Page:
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Could Dad-to-Be's Health Affect His Newborn's Health?

HealthDay News
by By Steven Reinberg
HealthDay Reporter
Updated: Mar 10th 2020

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TUESDAY, March 10, 2020 (HealthDay News) -- The health of both mom and dad are key to a healthy pregnancy and birth, new research finds.

In the study of nearly 786,000 births, researchers found that dads who weren't in the best of health were more likely to have preterm and low birth weight infants who spent time in the neonatal intensive care unit (NICU).

"The study suggests that a father's health before conception should be considered, as it can affect the outcome of the pregnancy for both the child and mother," said lead researcher Dr. Alex Kasman. He's a resident physician in the department of urology at Stanford University Hospital in Stanford, Calif.

Because the study looked at data retrospectively, it can't prove that the father's health caused these medical problems, only that they seem to be associated.

Specifically, fathers with conditions such as high blood pressure, obesity, diabetes, cancer or depression had 19% higher odds of having a preterm infant, 23% higher odds of having a low birth weight infant and 28% higher odds of having an infant who needed a stay in the NICU, the researchers found.

Also, the women whose partners were in poor health were more likely to have pregnancy complications, such as gestational diabetes or preeclampsia, the findings showed.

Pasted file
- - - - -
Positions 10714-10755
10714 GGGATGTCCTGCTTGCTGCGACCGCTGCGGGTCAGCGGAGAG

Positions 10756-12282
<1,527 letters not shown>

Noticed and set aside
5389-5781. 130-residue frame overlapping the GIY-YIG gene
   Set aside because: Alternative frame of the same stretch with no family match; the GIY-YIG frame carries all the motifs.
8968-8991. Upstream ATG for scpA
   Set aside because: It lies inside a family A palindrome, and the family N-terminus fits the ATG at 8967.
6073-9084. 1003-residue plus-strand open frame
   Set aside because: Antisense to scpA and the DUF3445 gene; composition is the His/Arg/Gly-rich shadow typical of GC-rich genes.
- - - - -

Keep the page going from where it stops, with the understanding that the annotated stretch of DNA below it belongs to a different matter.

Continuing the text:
It's not known exactly how a father's health contributes to the health of a newborn, but Kasman speculated that several factors might be at play.

"A father contributes half the genome and health can impact expression of genes, so it is reasonable to hypothesize that conditions that make a father healthy, or not, may impact these genes," he said.

Also, a father's health may have negative effects on the health of the placenta, which can lead to changes in the baby's outcome, Kasman noted.

Evidence in previous studies found poor health can negatively affect the quality of sperm in the same way as environmental exposures to smoking and toxins do, he added.

It's also possible that genetics may be a factor, but that's not certain, Kasman said.

"While a couple with an unhealthy father and mother may have a higher chance of pregnancy complications, they can certainly still have a healthy baby," he stressed. "However, the more a couple looks after their health, the higher the odds of having a healthy baby."

Dr. Rahul Gupta, chief medical and health officer at the March of Dimes, said it is possible that the father's health is a hint that the mother, too, may be in poor health.

For example, an obese man may be more likely to be with an obese woman, so the health consequences of obesity -- such as diabetes and high blood pressure -- may affect both partners, he suggested.

Gupta also agreed that the quality of the sperm can be affected by the health of the father and have an impact on the baby.

To help parents have a healthy baby, prenatal care needs to involve both parents, he said.

"We have done a fair job of focusing on prenatal care for mothers. We have improved access to care through expanded Medicaid -- we're not doing great, but we're doing better than we have in the past. Where we can still do better is to involve the father before and during pregnancy," Gupta said.

Involving both parents in prenatal health has the potential to lead to healthier babies, he explained.

"It's time for both the mother and father to shape up, before conceiving the child but also during pregnancy," Gupta said.

The report was published March 6 in the journal Fertility and Sterility.

More information

For tips on having a healthy baby, head to the U.S. National Institute of Child Health and Human Development.